I think the idea that we are just here on this planet to make money is a ridiculous misunderstanding. So I don't know why people find the arts something to discourage. I think you may as well discourage people to breathe. Having said that, I do think we are in a very confused time, and people should celebrate arts education and stop acting like the arts are something we can do without. They are absolutely essential.
How does writing a novel differ from writing a play or script? Which medium is most challenging for you?
Writing a novel takes much more time; it is just more complex in every way. I think the simple reason for that is that [in theater] you're in community with a lot of people who are sharing in the task of telling the story. You have your actors and your designers and the producer and the director. Everyone carries a piece of the storytelling task. The playwright more or less provides the spark of inspiration and the sound of the words, but there are so many other people who provide the dimensionality of the thing itself.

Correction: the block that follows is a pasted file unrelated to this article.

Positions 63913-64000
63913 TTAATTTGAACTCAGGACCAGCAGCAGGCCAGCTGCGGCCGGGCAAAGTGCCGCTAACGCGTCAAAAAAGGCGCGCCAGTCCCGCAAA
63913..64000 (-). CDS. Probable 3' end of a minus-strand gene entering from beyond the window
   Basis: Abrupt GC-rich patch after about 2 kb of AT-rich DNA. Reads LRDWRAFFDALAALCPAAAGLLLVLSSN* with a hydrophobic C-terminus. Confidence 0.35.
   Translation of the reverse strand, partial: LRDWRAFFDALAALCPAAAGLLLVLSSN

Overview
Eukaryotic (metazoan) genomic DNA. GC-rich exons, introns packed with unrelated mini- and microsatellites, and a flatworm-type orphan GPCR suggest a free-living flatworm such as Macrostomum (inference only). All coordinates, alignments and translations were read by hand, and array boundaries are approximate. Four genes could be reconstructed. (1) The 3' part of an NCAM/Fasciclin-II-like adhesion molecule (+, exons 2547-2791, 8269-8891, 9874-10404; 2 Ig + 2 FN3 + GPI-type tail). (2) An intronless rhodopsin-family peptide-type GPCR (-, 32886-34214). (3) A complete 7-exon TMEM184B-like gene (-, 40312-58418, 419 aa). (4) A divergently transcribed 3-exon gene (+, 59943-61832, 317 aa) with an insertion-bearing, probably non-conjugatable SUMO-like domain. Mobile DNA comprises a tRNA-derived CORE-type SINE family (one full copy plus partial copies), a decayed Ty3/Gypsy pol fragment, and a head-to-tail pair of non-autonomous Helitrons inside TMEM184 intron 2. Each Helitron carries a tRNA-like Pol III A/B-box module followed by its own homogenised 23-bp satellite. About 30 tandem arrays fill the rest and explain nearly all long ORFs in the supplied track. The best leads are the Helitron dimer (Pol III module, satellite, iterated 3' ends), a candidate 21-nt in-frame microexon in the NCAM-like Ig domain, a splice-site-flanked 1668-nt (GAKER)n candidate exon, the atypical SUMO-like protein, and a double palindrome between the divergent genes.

In fiction, the writer is creating absolutely everything. Of course, you hopefully have a good editor to stand by your side and talk you off the ledge when you feel your nerve failing. But largely when writing a novel you are everything--every word, every place, every character, every move. It is an art form that fulfills itself.
The late Alan Rickman's last Broadway role was in your play Seminar. What was it like to work with him?
Alan was a consummate artist and a brilliant man and a truly kind and generous friend. He held himself to high standards and he held us all there with him. It is a terrible loss. I'm glad to have him in my head, expecting things from me. It was certainly an unparalleled privilege to know him and work with him.
What are you working on now?
I'm directing a play in a hotel room of all places. I'm also prepping a movie that shoots in April and May. I do have another novel in my head, which I'm anxious to start writing, but for the next few months it will have to wait. --Elyse Dinh-McCrillis, blogger at Pop Culture Nerd